During the War of 1812, Ephraim Jordan was elected Colonel of the First Regiment of Indiana Militia. Under orders of April 25, 1812 the officers of the First Battalion sent a written request to the Governor that Ephraim Jordan should be appointed Colonel. The officers of the Second Battalion concurred in the request as to Colonel Ephraim Jordan on May 13, 1812.
On January 28, 1814, Colonel Jordan submitted his resignation, but served until July 7, 1814, when Lieut. Colonel Scott succeeded him. In his resignation he stated "his health is such that he could not attend to the discharge of the duties of an officer being subject to frequent and violent attacks of rheumatic pains".
Most all of Colonel Ephraim Jordan's life was in the military but he was also active in the civil affairs of Knox County. By order of the Court of Quarter Sessions in 1801, Ephraim Jordan an "esquire justice", along with James Johnson and Antoine Marechall laid out two townships. The first composed the village of Vincennes and was called "Vincennes Township" and the second was called "Harrison Township" in honor of General William Henry Harrison.
He served as a tax collector, a Coroner and a Letter carrier between Vincennes and Louisville from 1807 to 1810. On November 5, 1800 he was appointed Justice of the Court in General Quarter Sessions of the Peach for Knox County and Justice of the Court of Common Pleas. On February 3, 1801, he was appointed Judge of the Court of Common Pleas and Justice of the Court of General Quarter Sessions for Knox County. He also held many minor offices, such as Overseer of the Poor, Overseer of the Roads, Appraiser of Houses and Supervisor of Palmyra Township. On February 11, 1818 he was appointed a Commissioner for Knox County and served in that capacity until his death in 1820.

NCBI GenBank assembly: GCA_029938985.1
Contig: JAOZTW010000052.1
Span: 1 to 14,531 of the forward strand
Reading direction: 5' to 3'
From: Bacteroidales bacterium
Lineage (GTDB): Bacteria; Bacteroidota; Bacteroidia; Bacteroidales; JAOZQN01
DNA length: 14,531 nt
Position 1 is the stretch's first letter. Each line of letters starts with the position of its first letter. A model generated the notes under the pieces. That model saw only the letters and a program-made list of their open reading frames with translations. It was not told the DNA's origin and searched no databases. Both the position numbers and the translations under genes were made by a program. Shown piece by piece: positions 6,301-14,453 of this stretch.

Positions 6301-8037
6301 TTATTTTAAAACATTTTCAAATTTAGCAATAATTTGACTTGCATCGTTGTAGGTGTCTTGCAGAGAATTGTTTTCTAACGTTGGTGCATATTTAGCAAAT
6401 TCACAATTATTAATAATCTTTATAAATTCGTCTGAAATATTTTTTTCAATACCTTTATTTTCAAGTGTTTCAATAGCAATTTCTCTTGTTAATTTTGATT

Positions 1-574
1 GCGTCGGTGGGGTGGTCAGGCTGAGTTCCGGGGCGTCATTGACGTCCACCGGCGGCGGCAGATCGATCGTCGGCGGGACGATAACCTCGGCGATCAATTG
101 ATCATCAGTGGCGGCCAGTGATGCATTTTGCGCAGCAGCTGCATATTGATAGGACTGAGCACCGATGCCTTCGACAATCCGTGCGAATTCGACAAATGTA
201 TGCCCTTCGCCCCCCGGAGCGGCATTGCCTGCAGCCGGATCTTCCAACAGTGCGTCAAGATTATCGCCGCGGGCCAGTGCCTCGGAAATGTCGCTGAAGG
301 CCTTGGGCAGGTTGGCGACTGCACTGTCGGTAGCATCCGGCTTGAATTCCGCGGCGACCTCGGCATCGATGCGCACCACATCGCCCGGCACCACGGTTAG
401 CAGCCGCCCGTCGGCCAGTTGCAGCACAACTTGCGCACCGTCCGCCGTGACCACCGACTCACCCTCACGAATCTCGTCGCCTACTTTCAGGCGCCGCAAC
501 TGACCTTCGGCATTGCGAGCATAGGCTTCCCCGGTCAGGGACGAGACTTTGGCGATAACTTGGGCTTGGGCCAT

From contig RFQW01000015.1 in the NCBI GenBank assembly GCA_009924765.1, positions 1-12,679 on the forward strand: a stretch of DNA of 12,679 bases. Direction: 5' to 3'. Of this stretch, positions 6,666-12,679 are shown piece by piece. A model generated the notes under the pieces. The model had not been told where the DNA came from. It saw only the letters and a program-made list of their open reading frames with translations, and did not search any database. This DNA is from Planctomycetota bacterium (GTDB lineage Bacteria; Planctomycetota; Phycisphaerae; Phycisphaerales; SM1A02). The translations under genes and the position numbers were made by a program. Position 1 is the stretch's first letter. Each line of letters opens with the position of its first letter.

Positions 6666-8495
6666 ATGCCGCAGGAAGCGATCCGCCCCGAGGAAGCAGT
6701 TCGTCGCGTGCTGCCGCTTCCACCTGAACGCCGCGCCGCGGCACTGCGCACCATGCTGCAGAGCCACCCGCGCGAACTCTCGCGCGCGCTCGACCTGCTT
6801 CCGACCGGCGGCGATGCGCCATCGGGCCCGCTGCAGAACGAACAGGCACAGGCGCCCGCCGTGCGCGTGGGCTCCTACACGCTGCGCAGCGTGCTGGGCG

He was an active member of the Vincennes Subscription Library, which later became the Vincennes Public Library. He was a Mason of the Vincennes Lodge No. 15, he was a Junior Warden in 1814 and was an active Mason until he died.
The exploits of Colonel Ephraim Jordan will always be remembered by his descendants. His death was due to "the sudden affliction of a paralytick attack". Colonel Ephraim Jordan's history is the history of the early Northwest Territory. He came to Vincennes with Colonel Clark when most of the area was a vast wilderness. He lived to see the State of Indiana gain its statehood in 1816.
Perhaps the best summation of Colonel Jordan's life is stated in his obituary.
"A Heart warm and benevolent, a mind and understanding always actuated by condor, Uprightness and many fortitude, his memory will be embalmed with a solitary objection. Never perhaps has any many passed through life occupying active public stations, so universally beloved...his character will be a legacy to his children and it is to be hoped they will emulate his virtues."
"An honest man is the noblest work of God."
(This data appeared in the Northwest Trail Tracer published by the Northwest Territory Genealogical Society, Knox County, Indiana)